What is Real-Time Customer Feedback in SaaS? Benefits, Examples, and Best Practices
Customer feedback is an invaluable resource for SaaS businesses. The more effectively you manage customer feedback and incorporate it into your product, the more valuable it becomes to your customers. One of the most powerful types of user sentiment is real-time customer feedback.
By collecting data in real time, your business can respond to customer concerns immediately and strengthen your relationship with them.
In this article, we’ll dive into what real-time feedback really means and teach you step-by-step to set up a feedback system.
- Real-time customer feedback is about capturing the sentiment, opinion, and behavior of customers at the time of their experience or immediately after an interaction.
- It can be collected through various methods, such as in-app surveys, email surveys, feedback widgets, and live chat.
- In-app surveys are great for collecting feedback in an easy, effective, and contextual manner.
- Different types of in-app surveys include customer satisfaction survey (CSAT), customer effort score (CES), and net promoter score (NPS).
- Feedback widgets are passive and allow users to submit feedback on their own terms, in different parts of the product or user journey.
Steps for creating a successful system include the following:
- Defining important customer touchpoints or milestones to collect feedback on.
- Create the survey and ask relevant survey questions to collect the most relevant data.
- Set event-based triggers to automate the process and send the survey at the most relevant time for the customer.
- Follow up after the survey and inform customers of any changes to close the feedback loop.
- Want to set up a real-time customer feedback system? Get a Userpilot Demo and see how you can collect better customer feedback.
What is real-time customer feedback?
Real-time customer feedback is capturing the feelings and thoughts of customers at the moment they’re experiencing a particular aspect of your product.
What are the benefits of real-time customer feedback?
There are a number of advantages real-time feedback has over traditional feedback collection methods. Here are some:
In-the-moment feedback is more accurate and reliable
Real-time feedback is more accurate and reliable because your customers’ experiences are still fresh in their minds. They will be able to tell you exactly what went wrong or right during their interaction with your company.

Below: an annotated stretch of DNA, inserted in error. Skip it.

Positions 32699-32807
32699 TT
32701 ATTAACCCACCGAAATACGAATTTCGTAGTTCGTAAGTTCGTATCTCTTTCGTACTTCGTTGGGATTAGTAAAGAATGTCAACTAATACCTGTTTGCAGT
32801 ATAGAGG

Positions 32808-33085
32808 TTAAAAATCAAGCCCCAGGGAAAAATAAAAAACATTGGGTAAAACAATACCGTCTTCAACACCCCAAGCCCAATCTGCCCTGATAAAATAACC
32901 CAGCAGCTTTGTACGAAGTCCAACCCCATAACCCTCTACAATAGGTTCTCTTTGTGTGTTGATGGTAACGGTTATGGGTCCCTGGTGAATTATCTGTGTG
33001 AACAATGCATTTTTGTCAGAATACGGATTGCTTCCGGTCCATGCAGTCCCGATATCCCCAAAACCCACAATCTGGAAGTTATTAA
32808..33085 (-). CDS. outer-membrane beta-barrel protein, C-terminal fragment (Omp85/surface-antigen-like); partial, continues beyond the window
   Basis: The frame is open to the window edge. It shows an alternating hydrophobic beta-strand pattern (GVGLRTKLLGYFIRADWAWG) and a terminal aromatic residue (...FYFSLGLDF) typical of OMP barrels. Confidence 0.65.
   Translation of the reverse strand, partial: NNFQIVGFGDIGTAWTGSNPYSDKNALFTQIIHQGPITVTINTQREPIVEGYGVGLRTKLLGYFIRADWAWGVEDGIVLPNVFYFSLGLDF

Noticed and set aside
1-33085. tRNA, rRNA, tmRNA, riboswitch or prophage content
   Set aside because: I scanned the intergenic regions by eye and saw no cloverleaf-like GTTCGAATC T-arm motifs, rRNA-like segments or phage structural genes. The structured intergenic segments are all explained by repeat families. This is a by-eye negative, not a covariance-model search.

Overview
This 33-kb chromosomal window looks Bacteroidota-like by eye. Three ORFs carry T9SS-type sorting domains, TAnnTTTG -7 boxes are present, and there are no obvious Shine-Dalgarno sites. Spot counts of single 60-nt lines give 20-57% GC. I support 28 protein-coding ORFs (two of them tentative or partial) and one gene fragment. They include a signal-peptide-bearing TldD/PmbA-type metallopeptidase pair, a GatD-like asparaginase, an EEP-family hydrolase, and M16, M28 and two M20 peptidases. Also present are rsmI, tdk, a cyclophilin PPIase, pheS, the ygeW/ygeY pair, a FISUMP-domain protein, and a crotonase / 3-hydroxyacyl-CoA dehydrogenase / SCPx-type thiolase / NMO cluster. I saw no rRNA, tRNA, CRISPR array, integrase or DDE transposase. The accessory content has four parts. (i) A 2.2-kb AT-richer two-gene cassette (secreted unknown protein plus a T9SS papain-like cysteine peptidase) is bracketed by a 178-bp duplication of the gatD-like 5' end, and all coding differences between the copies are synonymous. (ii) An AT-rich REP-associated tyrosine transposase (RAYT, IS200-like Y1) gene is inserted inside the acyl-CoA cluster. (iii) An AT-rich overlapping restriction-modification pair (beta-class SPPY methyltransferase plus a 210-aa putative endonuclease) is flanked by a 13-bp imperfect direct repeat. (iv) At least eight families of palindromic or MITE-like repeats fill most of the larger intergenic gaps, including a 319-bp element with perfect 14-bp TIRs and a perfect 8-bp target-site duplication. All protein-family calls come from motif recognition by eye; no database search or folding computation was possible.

And if you follow up to get more clarity, they’ll be able to provide additional details and accurate insights.
As time passes, your customers’ memories become tainted, their brain alters the content of their memories, buries some details, and fills in the gaps with false info.
As a result, delayed feedback is less valuable. Even if you know that your customer had a positive or negative experience, you don’t have enough information to act.
That’s why Hubspot asks for feedback on its onboarding program while the customer is still in it.
Real-time feedback yields higher response rates
This method is fast and low-friction, and it captures customer feedback when they are most open to sharing it.
Right after a user completes an action, you still have the customer’s attention. They are enthusiastic and willing to give feedback right there.
If you come back to ask after a week or a month, their minds will be occupied with something else and they won’t care enough to fill out your survey.
Real-time feedback enables you to identify and solve problems immediately
Every customer knows that problems happen. The problem itself isn’t what causes a customer to abandon a brand. It’s when the company takes too long to resolve the issue.
Moreover, according to Harvard Business Review, if a complaint is resolved within 5 minutes, the customer will be more inclined towards loyalty.
Whether it’s a bug, technical issue, or customer service request, you can solve those right away and change the customer experience in real-time, before they get frustrated and churn.
Prevent negative word of mouth from spreading
An unhappy customer will tell an average of 9.5 people about their experience. Not only that, but they will also share their negative feedback on numerous popular platforms.